Today, the entertainment industry, including tourism, is experiencing the effects of the most disruptive technology since radio — the mobile device. Mobile has made a meteoric impact on the entertainment landscape, one that is killing off dinosaurs and giving birth to new, adaptive life forms. This article takes a peek into the crater left behind by mobile and the game-changing technologies that preceded it, each of which profoundly transformed the film and music industries, and will soon transform the tourism industry. From this vantage, the tourism professional is offered insight as to who will survive, and who will become a fossil.

Beowulf, Steppenwolf, and Wolf Packs

Those of you who have read my book or articles on mobile tourism know I draw a lot of parallels with popular films and rock and roll music. I like both, and as an amateur musician and filmmaker, I have personally witnessed how technology has changed the art of storytelling, which all entertainment is in one form or the other.  A good tour guide is a good storyteller, and so it stands to reason that the trajectory of the tourism industry can be predicted by studying patterns found in the business of storytelling as a whole. From the day the earliest cave human told a joke over a campfire, to the stunning augmented reality and 3D imagery of today’s modern movie, the story of storytelling is one of creative destruction, of who survives, who doesn’t, and how disruptive technology changes everything. This is that story, adapted and shortened for busy people.

From the Beginning…

The first disruptive entertainment “technology” was discovered 35,000 years ago by the human inhabitants of the Chauvet-Pont-d’Arc Cave in southern France, who used acoustic “hot spots” to amplify their voices throughout the cave. Valiantly fight off a sabre-tooth tiger? Tell the whole tribe just by standing in the right place, and win the heart of the cave-woman growling in the dark shadows. Thus the human species proliferated.

By 500 BC, the ancient Greeks had improved primitive amplification by building stone theaters into the sides of hills. In this way, patrons in the “peanut gallery” (the back row) could hear every whispered word of vaunted stories and plays. Homer, the first and greatest of the epic poets, took full advantage of the new technology, and so his Iliad and the Odyssey were told and retold for eons. There would be no Beowulf without Homer, no Shakespeare, no Yeates or Shelley, nor any of the other great live storytellers of the ages. The Greek theater design was probably the greatest advance in acoustics since the stone-age, and we still find their design today in modern theaters, opera houses, and concert halls. No live performance to a crowd of any size would work well without it.

Snap, Crackle, Pop

Like ancient Greek actors, modern tour guides are essentially live performers, although without the benefit of Greek theater acoustics. Some try to shout out their story, as did the tour guide shown in this picture I took in 2016, but more often tour guides rely on devices made possible by the next of humankind’s great discoveries, and the most massively disruptive since fire — electricity!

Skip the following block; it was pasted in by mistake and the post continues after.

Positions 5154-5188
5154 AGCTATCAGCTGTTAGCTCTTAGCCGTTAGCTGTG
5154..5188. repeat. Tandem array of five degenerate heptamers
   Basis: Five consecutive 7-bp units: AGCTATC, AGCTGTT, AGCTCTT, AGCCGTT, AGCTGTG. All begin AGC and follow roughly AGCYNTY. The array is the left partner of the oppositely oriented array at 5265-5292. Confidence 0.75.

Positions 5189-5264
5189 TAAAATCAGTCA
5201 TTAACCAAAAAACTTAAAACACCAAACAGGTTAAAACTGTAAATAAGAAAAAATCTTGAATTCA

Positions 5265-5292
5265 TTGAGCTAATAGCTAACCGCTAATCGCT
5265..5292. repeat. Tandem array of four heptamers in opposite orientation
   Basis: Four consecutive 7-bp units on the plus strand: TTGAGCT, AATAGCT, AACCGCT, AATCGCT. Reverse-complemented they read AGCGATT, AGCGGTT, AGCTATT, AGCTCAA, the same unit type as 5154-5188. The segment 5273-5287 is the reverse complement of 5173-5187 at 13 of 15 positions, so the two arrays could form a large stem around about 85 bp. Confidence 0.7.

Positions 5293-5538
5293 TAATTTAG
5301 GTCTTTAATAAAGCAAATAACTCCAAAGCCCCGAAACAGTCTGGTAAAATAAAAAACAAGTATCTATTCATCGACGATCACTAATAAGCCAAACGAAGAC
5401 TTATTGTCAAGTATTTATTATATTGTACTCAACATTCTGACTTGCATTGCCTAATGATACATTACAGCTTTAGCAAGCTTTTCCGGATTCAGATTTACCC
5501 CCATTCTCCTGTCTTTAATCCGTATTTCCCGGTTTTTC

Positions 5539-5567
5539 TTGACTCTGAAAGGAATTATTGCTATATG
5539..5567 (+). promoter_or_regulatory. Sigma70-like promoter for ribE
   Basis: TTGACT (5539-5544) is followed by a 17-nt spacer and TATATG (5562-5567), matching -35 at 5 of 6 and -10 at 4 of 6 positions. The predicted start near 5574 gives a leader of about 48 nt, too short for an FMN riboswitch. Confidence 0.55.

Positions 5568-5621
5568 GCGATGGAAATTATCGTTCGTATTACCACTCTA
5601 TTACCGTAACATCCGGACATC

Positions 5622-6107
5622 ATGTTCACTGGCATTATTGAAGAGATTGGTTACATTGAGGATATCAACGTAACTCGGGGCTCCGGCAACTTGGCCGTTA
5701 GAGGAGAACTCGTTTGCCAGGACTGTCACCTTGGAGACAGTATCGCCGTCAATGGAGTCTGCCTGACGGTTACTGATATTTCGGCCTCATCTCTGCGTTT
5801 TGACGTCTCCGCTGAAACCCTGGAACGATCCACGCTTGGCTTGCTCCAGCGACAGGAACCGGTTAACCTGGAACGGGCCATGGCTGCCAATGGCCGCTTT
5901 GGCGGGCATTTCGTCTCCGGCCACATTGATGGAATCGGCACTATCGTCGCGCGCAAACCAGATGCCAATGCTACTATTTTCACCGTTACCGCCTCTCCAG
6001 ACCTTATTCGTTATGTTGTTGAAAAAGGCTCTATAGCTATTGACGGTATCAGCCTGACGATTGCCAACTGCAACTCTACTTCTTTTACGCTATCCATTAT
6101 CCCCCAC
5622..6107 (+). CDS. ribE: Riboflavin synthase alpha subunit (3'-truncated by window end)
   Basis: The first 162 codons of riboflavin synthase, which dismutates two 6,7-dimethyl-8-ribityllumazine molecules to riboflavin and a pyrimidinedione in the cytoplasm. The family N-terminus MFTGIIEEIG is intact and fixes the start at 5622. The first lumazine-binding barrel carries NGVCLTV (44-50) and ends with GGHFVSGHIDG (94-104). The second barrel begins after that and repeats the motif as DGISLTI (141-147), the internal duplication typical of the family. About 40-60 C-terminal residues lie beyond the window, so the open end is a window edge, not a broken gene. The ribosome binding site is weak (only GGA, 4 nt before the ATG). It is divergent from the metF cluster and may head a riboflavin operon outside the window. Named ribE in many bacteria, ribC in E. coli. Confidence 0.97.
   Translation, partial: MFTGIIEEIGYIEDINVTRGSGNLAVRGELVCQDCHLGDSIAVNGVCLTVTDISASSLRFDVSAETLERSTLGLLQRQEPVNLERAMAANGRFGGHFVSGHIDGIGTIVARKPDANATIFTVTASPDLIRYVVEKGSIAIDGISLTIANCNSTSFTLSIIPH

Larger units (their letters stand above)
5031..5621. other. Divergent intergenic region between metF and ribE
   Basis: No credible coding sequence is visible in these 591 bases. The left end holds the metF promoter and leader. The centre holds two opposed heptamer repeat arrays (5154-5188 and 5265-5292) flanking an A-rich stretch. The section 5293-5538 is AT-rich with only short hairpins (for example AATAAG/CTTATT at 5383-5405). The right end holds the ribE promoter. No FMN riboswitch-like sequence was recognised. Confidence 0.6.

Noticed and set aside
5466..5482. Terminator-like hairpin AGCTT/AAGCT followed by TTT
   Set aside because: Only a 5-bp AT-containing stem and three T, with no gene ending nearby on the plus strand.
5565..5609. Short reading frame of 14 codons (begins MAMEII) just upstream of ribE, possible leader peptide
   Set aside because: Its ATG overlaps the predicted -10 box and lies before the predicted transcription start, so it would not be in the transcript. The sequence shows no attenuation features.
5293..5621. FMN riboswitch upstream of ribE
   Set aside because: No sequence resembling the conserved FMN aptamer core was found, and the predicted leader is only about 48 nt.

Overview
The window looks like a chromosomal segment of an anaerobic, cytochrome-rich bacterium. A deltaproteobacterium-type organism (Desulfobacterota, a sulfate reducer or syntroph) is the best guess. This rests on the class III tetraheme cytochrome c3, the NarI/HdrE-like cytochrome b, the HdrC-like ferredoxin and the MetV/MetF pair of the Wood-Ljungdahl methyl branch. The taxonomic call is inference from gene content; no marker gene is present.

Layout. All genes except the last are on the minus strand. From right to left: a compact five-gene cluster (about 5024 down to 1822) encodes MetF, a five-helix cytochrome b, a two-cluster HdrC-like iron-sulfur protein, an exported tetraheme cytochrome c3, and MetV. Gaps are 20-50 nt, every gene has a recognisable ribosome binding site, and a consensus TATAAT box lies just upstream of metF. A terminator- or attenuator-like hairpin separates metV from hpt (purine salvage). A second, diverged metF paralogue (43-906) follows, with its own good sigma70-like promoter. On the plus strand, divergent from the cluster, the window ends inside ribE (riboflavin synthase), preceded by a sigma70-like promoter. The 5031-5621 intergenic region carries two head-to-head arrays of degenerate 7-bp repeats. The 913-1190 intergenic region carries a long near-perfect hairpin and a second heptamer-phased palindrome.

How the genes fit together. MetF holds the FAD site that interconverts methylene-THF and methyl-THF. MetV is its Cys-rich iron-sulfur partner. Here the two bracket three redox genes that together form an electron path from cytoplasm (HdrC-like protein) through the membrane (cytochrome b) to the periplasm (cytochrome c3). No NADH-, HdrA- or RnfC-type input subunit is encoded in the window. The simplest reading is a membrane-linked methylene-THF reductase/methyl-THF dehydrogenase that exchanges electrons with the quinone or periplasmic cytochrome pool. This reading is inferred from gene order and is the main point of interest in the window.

Appearing with a crackle in the late 19th century, some 3,000 years after the first Greek theater was built from stone, electricity, and the inventions it made possible, thrust change upon us with head-spinning rapidity. Suddenly, live performances could not only be powerfully amplified and broadcast, they could also be preserved. For the first time in human history, electronic recording technology, from the vinyl LP right up to the iPhone in your pocket, embodied a fundamental and symbiotic relationship between “what can be played” (content) and “that which does the playing” (machine). No story about that relationship, or electricity for that matter, would be complete without understanding the role played by American inventor Thomas Alva Edison.

Edison, one of the great masters of electricity, single-handedly created the market for recorded sound and moving pictures, inventing both the content and the machines needed to play the content. Make no mistake, Edison was a control freak. He lived in an era when it was quite possible to completely own an industry, and like Edison’s admirer Steve Jobs, Edison had strong ideas about how people should experience his inventions. Most people born before 1980 are quite accustomed to his ideas, including:

  1. Performances have a fixed start and stop time. In other words, you can be late for a performance.
  2. Performances have a fixed location, where the machines and people that run the machines are found. Movie theaters (an Edison invention) are the best example of this.

Heartburn and the King of Pop

When I tour, I chafe against these ideas. Guided tours are often not available at the time I want them, and the fixed locations do not always align with my interests. I suspect most Millenials chafe as well. They grew up using a personal, mobile device that enables them to consume content (music, videos, books, etc.) where and when they want. They do not expect to be held prisoner to Edison’s 200-year-old ideas. Content streaming on demand, and mobile technology have freed them, and they expect to remain free when they travel.

When I produce tours or consult those who produce them, other antiquated ideas of Edison’s give me heartburn. They are: